Overview of The General Data Protection Regulation (GDPR)
Although the European Union has a reputation of being very stringent with its digital privacy regulations, the latest GDPR Regulation is a very good thing for marketers because it forces companies to be transparent and compliant in their methods for generating leads and protecting consumer privacy. The reach of digital marketing extends far and wide, and for many companies global reach across the internet means an opportunity to reach consumers both near and far…much farther than what was possible with traditional marketing in years past. Companies both large and small in the United States are deeply impacted by the forthcoming May, 2018 regulation, including the controversial “right to be forgotten” which requires search engines to remove links from searches for an individual’s name at their request. Here is a little background: In 2016, the EU passed the General Data Protection Regulation (GDPR), which serves as a one-stop shop for digital privacy rules and replaces various national laws and directives. This change impacts digital marketers because it increases the level of regulation on May 25, 2018, which means there will be a hefty fine on companies who are not in compliance. This is a good thing because it aims to eliminate all those spammers working off of the data circulating online. Think of it as being similar to the old “do not call” lists that aimed to eliminate the robo-calls, except for email.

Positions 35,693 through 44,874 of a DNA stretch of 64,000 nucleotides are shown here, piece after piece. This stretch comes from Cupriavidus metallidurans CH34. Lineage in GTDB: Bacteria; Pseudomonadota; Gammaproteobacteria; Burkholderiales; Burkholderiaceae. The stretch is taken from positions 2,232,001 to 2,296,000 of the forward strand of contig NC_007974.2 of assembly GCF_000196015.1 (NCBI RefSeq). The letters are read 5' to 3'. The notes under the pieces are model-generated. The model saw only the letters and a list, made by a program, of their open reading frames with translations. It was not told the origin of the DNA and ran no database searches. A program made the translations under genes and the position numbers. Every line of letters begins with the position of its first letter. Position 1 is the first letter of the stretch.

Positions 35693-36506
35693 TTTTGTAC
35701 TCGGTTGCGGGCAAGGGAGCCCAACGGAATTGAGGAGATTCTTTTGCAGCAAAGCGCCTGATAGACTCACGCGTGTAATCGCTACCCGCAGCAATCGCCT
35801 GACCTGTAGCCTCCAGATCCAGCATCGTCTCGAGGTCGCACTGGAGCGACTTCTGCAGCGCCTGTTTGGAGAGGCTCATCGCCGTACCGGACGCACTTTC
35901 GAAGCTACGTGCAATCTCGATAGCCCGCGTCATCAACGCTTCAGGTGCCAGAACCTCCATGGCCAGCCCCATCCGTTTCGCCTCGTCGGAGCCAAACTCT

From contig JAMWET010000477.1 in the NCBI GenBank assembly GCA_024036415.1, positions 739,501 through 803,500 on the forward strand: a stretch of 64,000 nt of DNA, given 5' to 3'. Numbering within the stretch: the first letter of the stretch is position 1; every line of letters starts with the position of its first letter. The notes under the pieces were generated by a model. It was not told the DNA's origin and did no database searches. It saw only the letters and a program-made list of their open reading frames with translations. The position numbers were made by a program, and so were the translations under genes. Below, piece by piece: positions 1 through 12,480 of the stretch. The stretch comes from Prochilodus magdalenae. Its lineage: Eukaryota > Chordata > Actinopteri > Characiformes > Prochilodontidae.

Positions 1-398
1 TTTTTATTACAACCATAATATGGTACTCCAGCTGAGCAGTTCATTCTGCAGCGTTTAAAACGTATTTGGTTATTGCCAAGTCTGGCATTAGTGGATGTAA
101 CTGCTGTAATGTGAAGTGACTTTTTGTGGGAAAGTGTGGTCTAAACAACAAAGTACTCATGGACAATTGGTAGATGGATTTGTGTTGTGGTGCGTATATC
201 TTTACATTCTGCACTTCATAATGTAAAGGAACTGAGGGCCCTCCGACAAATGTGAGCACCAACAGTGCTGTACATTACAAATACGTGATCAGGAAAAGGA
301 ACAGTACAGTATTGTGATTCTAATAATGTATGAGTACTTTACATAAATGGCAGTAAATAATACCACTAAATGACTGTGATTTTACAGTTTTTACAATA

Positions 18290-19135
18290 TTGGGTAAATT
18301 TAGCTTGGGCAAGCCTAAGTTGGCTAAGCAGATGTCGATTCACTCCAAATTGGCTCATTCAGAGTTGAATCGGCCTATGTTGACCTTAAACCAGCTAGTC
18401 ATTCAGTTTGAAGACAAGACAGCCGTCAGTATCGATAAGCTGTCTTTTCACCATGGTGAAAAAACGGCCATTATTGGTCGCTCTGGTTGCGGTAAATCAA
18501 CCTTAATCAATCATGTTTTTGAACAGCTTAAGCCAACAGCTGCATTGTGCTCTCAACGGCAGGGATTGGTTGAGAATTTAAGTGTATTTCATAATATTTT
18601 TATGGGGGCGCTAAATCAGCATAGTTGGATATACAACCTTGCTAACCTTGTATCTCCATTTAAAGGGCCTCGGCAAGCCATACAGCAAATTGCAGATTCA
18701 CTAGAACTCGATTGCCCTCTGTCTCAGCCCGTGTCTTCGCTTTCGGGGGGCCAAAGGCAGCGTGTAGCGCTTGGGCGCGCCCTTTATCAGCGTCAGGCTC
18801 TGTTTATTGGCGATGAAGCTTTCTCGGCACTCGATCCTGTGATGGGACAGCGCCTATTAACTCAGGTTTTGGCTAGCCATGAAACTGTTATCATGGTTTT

As digital marketing is intimately involved in the collection and use of customer information, most commonly collecting email addresses, some digital marketers may be worried about their email campaigns meeting the new requirements and how it will affect their marketing efforts. Fortunately, the automation platforms we use here at LaunchDM are all in compliance. We are a HubSpot Certified Partner, which means our own practices as well as the marketing we do for our clients are in compliance as well.
HubSpot has been working tirelessly to finalize a number of features which will mean its platform is up to code with the GDPR. Here is a list of the different regulations, in plain language, and the solutions that have been implemented for each.
Lawful Basis of Processing
The GDPR requires a “lawful basis” for all uses of a customer’s data which must be attributed to each use. These legal reasons could be that the customer has signed a contract with you, has consented to the use of his or her information, or that the customer has a probable “legitimate interest” in your content (e.g. has made a previous purchase and you want to send him or her a list of related products). HubSpot will be adding a new attribute to track lawful basis. It will be editable manually or via automation. In addition, users will be able to track and audit the history of lawful basis throughout a customer journey.
Consent is one type of lawful basis recognized by the GDPR. Consent requires that customers be given notice as to what they are opting into and that their consent be made affirmatively (i.e. pre-checked boxes do not automatically constitute consent).
We have rolled out a number of features to make collecting, tracking, and managing consent easier than it was before. As the three most common ways of client acquisition are through the forms on your website, live chat or “messages” conversations, and meeting features (such as when you schedule an appointment and add it to your gmail calendar), these three tools have been updated to provide proper, compliant notice to our customers, and to record their consent when it is granted. These tools will even store a copy of the notice provided to customers, information about the consent provided, and a timestamp of the interaction. Our subscription preferences page supports opt-in preferences as well as opt-out preferences.